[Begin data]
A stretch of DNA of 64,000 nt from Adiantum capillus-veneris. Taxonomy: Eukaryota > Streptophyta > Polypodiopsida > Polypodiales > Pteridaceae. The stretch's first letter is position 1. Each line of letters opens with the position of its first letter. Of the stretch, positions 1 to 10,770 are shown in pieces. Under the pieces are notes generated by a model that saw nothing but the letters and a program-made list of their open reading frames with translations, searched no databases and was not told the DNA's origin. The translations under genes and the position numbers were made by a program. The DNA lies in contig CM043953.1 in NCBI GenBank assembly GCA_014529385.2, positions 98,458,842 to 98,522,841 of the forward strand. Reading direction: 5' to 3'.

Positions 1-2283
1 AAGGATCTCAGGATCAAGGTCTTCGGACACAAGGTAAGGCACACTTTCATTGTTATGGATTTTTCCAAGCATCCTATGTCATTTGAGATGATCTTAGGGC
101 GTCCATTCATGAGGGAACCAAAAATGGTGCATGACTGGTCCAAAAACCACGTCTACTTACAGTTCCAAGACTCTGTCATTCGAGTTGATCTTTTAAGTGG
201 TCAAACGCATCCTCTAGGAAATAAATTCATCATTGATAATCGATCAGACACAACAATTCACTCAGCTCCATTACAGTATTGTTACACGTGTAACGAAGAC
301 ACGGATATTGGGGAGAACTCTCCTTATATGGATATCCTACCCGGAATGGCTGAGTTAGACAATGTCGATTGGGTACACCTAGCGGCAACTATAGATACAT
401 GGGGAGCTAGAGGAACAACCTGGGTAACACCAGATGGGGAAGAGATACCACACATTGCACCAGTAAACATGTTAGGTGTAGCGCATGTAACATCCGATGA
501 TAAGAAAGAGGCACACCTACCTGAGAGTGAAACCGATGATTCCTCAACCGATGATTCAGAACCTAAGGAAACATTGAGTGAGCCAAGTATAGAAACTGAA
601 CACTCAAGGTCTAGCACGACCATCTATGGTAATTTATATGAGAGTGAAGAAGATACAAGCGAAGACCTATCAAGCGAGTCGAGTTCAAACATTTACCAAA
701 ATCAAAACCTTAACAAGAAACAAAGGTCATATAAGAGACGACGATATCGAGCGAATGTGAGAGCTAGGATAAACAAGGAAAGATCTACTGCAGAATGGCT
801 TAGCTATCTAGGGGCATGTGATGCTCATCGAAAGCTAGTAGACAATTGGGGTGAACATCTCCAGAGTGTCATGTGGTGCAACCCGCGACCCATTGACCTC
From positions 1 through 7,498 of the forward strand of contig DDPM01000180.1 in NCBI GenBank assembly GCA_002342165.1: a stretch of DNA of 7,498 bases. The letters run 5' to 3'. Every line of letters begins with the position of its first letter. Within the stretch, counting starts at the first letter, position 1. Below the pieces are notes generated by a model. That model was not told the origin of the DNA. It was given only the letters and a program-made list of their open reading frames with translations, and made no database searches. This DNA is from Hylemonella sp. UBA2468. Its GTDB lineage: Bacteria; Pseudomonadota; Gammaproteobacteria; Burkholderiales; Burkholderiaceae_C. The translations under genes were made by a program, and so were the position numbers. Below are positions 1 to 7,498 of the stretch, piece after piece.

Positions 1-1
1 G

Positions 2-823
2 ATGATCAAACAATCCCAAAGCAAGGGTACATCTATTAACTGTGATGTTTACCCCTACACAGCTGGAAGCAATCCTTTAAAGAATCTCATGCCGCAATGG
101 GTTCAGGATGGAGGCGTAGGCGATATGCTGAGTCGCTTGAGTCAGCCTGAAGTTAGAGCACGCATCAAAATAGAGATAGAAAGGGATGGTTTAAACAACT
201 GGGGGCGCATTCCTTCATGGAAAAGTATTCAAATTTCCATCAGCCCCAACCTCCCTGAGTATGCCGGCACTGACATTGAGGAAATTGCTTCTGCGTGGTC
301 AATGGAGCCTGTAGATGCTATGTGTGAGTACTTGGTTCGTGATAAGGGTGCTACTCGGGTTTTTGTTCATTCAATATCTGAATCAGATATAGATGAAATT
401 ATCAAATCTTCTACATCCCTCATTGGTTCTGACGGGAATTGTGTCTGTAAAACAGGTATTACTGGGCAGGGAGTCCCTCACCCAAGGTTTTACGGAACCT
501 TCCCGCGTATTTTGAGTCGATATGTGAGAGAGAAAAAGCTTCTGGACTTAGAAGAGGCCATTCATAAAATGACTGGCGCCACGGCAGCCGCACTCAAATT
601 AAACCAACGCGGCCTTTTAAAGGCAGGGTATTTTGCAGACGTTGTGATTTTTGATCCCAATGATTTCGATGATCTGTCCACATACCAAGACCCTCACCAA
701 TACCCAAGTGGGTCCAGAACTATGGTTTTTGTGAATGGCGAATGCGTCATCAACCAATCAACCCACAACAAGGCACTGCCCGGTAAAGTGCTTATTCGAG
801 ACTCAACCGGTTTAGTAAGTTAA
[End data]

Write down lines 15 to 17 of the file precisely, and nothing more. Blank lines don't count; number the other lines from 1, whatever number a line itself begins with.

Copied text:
Positions 2-823
2 ATGATCAAACAATCCCAAAGCAAGGGTACATCTATTAACTGTGATGTTTACCCCTACACAGCTGGAAGCAATCCTTTAAAGAATCTCATGCCGCAATGG
101 GTTCAGGATGGAGGCGTAGGCGATATGCTGAGTCGCTTGAGTCAGCCTGAAGTTAGAGCACGCATCAAAATAGAGATAGAAAGGGATGGTTTAAACAACT